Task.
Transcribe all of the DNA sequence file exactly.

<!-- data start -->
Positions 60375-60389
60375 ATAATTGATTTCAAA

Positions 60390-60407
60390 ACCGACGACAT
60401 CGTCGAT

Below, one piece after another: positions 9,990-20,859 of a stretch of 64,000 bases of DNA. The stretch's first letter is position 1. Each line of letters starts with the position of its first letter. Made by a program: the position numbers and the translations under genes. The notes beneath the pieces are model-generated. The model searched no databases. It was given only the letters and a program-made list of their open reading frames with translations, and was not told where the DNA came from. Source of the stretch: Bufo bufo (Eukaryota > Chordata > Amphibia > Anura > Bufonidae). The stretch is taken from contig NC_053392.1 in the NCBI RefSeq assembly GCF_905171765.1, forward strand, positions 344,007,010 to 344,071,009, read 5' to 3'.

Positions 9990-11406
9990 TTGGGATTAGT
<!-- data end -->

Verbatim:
Positions 60375-60389
60375 ATAATTGATTTCAAA

Positions 60390-60407
60390 ACCGACGACAT
60401 CGTCGAT

Below, one piece after another: positions 9,990-20,859 of a stretch of 64,000 bases of DNA. The stretch's first letter is position 1. Each line of letters starts with the position of its first letter. Made by a program: the position numbers and the translations under genes. The notes beneath the pieces are model-generated. The model searched no databases. It was given only the letters and a program-made list of their open reading frames with translations, and was not told where the DNA came from. Source of the stretch: Bufo bufo (Eukaryota > Chordata > Amphibia > Anura > Bufonidae). The stretch is taken from contig NC_053392.1 in the NCBI RefSeq assembly GCF_905171765.1, forward strand, positions 344,007,010 to 344,071,009, read 5' to 3'.

Positions 9990-11406
9990 TTGGGATTAGT